Overtime on either flat sum bonuses or production bonuses may be due on either a daily or weekly basis and must be paid in the pay period following the end of the bonus-earning period.
By way of example, if an employee earns only straight hourly wages of $20 per hour, their regular rate of pay is $20 per hour. Simple enough, right? However, if that same employee earns both hourly wages and a flat-sum bonus (e.g., a bonus for working a weekend shift), their regular rate of pay is obtained by dividing their total earnings in the workweek, (i.e., the total of their hourly wages plus the amount of the nondiscretionary bonus) by all of the non-overtime hours they worked during that workweek. For instance, assume an employee works an 8-hour shift each day from Monday through Friday, and then also works a 6-hour shift on Saturday, and the employee is paid $20/hour and earns a $40 attendance bonus (i.e., the equivalent of two hours of work) for working the Saturday shift. To calculate the regular rate of pay, the $40 bonus is divided by the total non-overtime hours worked (40 hours) for a per-hour value of $1.00, giving the employee a regular rate of $21.00, instead of the employee’s normal $20 rate of pay. In this example, the employee’s total wages for the week would amount to $1,029.00, consisting of 40 straight-time hours at $20.00 per hour, six overtime hours at $31.50 per hour (150% of the regular rate of $21.00 per hour), and the $40 bonus.
Are there types of payments that are not included in the regular rate of pay calculation?
Yes, certain types of payments are excluded from the regular rate of pay. Although not an exhaustive list, these payments include: sums paid as gifts for holidays or other special occasions; expense reimbursements; payments made for occasional periods when no work is performed due to vacation, holiday, illness, or failure of the employer to provide sufficient work; premium pay for Saturday, Sunday, or holiday work (where such premium rate is not less than one and one-half times the rate established in good faith for like work performed in non-overtime hours on other days); and certain discretionary bonuses, such as a reward for good service, where the fact that payment is to be made and the amount of the payment are determined at the sole discretion of the employer.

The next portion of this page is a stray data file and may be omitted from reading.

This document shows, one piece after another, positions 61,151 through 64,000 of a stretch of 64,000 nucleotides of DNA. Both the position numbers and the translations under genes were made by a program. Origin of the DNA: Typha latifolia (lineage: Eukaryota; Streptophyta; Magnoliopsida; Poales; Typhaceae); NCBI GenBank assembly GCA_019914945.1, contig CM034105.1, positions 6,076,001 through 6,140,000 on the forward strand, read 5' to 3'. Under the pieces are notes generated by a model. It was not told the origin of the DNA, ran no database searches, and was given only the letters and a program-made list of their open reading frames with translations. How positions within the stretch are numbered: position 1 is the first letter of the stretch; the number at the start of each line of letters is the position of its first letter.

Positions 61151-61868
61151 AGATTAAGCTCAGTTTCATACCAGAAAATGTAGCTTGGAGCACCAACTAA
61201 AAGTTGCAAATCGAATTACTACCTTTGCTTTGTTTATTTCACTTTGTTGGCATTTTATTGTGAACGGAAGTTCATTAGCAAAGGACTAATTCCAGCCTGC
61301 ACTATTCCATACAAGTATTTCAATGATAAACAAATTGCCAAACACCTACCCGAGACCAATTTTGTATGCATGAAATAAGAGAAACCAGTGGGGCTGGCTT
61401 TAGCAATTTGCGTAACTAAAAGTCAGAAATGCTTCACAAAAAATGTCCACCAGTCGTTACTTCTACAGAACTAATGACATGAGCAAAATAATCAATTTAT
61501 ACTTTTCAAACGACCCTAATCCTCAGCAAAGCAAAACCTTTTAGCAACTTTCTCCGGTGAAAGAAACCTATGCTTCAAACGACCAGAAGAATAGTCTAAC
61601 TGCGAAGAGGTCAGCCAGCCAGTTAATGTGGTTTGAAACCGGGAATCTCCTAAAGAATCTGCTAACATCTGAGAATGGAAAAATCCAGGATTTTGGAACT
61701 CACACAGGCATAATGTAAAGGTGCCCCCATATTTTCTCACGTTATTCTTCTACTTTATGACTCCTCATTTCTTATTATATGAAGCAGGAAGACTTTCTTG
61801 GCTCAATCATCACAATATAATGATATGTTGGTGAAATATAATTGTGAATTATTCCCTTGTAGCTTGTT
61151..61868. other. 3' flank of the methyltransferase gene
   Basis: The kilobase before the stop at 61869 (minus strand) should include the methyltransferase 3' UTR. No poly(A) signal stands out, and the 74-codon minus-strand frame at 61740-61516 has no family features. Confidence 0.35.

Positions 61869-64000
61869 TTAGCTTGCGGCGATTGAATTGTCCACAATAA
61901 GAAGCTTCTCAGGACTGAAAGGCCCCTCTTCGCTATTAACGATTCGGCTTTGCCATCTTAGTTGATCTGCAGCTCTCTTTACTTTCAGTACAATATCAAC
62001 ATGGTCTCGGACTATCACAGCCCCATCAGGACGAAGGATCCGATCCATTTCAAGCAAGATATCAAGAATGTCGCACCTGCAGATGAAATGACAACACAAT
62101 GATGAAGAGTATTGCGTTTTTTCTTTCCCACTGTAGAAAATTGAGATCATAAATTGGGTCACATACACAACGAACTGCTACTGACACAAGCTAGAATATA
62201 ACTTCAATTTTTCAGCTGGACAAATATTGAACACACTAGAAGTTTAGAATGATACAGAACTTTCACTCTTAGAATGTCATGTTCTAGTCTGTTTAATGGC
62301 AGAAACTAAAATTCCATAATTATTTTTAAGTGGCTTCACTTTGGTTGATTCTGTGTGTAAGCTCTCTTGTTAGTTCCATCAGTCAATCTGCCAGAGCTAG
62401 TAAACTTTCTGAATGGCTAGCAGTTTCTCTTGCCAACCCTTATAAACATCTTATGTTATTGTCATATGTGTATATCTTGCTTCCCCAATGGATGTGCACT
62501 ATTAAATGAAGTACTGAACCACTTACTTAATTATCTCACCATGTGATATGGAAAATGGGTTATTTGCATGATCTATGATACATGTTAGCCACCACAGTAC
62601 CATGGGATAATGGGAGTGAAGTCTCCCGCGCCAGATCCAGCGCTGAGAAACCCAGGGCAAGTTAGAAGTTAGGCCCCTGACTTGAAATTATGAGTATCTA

What about those pesky meal and rest break, and recovery premiums?
As we previously covered in detail, the California Supreme Court recently decided that the term “regular rate of compensation” for meal, rest, or recovery period premiums must be paid at the regular rate used for overtime calculations.
What Should Employers Do Now?
- Employers should immediately identify the bonuses, if any, being paid to employees, and review their policy and process for calculating the regular rate of pay to assure that the calculations are consistent with current law.
- Employers should also review their current practices for recording noncompliant meal and rest periods and paying meal and rest period premiums to assure that the premiums are paid at the regular rate of pay and not at base hourly rates.
- Employers should continue to review new developments in California.